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Tree Wardens

The following is an extract from Havant Borough Tree Wardens (HBTW), a voluntary group involved in the following activities: tree trails and publishing tree trail booklets, putting on tree exhibition, giving guided tree walks, giving talks about HBTW network, tree planting, seed collecting and planting projects with local (primary) schools, warning Tree Officer of threats to trees, supporting the establishment of TPOs (Tree Preservation Orders). Please contact them below for more information about this invaluable work.

Twitter @HBTreeWardens

Street Trees – A Love / Hate Topic

The intense sunlight during our recent summer was a powerful reminder that urban trees, particularly impressive mature trees, provide very welcome shade for pedestrians and drivers alike. Yet there are those who see street trees only as liabilities; expensive to maintain, likely to cause problems to hard surfaces and drains, and creating an annoying litter of dead leaves, seed cases, withered blossoms and untidy fruits. In the main, these people merely grumble about these natural processes and reminders of the seasons, but some are actively antagonistic, and demand that trees blocking their light or intruding into their space from the road side are pruned or removed altogether.

Luckily, there are people who champion their local trees: the Woodland Trust produces a Street Trees Celebration pack, the Big Tree Plant is a campaign to get more trees planted in neighbourhoods, and in places such as Helensburgh, residents club together to buy and plant new local trees. And, of course, Tree Wardens and other volunteer groups are dedicated local tree champions.

Street Trees Today

Apart from the obvious beauty of mature trees, shade is just one benefit from street trees and their vital role in making a liveable urban environment.

Other beneficial effects are:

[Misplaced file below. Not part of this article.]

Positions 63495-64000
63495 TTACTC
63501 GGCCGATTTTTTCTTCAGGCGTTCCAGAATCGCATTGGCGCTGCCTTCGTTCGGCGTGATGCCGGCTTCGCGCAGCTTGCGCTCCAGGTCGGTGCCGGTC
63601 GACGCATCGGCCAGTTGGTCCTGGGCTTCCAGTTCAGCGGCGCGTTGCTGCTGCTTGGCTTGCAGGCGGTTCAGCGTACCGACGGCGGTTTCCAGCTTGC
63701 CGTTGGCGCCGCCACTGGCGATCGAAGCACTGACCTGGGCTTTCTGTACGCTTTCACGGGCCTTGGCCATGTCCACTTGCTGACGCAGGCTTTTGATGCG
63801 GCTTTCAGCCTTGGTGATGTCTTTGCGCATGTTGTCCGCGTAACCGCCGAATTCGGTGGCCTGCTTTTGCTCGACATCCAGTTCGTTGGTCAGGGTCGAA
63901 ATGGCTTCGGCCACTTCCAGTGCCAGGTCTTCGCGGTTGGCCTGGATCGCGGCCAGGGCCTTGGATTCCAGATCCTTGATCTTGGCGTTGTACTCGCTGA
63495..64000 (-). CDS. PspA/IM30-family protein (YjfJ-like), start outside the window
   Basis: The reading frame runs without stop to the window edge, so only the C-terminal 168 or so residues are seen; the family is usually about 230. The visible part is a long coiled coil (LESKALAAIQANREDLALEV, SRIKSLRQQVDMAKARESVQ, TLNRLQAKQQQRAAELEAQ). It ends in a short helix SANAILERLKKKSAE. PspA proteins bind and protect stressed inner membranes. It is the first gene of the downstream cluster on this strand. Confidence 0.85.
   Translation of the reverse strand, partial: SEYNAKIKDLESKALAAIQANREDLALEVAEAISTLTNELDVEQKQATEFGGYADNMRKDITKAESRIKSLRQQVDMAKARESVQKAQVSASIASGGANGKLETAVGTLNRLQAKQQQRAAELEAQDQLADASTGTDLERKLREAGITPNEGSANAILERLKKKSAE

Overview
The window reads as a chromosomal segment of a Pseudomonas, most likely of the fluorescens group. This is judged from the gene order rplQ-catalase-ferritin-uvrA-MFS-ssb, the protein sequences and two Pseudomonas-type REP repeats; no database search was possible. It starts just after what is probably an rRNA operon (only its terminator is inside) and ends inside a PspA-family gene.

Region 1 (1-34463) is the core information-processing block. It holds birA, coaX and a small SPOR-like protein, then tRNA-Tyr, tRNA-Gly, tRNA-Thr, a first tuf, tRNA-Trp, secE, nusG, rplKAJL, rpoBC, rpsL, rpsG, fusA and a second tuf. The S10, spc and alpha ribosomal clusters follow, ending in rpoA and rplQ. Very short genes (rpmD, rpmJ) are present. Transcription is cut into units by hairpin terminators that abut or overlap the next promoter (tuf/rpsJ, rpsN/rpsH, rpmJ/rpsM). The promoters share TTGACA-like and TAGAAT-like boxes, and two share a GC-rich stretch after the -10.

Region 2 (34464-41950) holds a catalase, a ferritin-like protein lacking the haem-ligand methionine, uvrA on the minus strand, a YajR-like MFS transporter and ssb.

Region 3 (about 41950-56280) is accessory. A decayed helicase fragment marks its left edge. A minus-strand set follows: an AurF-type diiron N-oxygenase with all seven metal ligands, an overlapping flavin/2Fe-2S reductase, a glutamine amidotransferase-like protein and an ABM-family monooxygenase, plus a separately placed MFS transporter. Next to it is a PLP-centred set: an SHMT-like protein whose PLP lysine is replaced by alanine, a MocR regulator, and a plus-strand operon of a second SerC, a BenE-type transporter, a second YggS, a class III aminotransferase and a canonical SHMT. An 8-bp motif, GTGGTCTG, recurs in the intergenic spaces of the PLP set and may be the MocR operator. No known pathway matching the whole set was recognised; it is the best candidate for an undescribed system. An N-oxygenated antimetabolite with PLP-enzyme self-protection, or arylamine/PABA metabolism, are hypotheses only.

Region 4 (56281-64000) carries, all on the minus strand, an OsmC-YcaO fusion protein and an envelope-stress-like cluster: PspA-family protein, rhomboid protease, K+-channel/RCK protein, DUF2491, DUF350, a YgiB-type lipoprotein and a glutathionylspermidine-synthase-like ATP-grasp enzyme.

• Moderate urban extremes of temperature (heat, cold and wind)

  • Protection from ultra violet radiation

  • Urban drainage

  • Screening from street noise and unattractive sights

  • Promotion of urban regeneration

  • An increase in nearby property values

  • Contribution to mental health and physical well-being

  • Provision of green corridors that bring wildlife into the heart of towns.

The Financial Value of Street Trees

A suite of open software developed in America, called i-Tree, maps urban trees to calculate the financial value of the “ecosystem services” provided by trees and beneficial effects listed above.

Torbay was the first British council to trial the software with UK company Treeconomics. Their assessment results showed that each year Torbay’s trees’ carbon storage capacity is worth £1.5m (which is equal to more than 98,100 tons of carbon) and their removal of 50 tons of pollution is worth £281,000. Treeconomics have run similar asset value exercises for London, Luton and Sidmouth, besides working with other groups to provide information on the Tree Canopy cover of many UK urban areas.

As a result, assessment of the total tree canopy of many towns and cities in the UK is now accessible on the Urban Tree Canopy website -

Unfortunately, a quick comparison of similar sized urban areas surveyed shows Havant significantly lagging behind:

Havant Total Canopy Cover 10.8% Land area 1,051 hectares

Winchester Total Canopy Cover 27.4% Land area 916 hectares

Dorking Total Canopy Cover 34.3% Land area 467 hectares

Risks to Street Trees

Generally speaking, the UK is losing more trees than it plants. The Government has made a pledge to plant a million trees in towns and cities (through the Big Tree Plant campaign). The aim is to halt the decline in urban tree planting. There is urgent concern that mature broadleaf trees are under “severe threat” due to development, insurance pressures and public apathy. But, though the Government has, as part of the pledge, given councils new duties to consult with residents about local trees, budget cuts mean difficult decisions have to be made.

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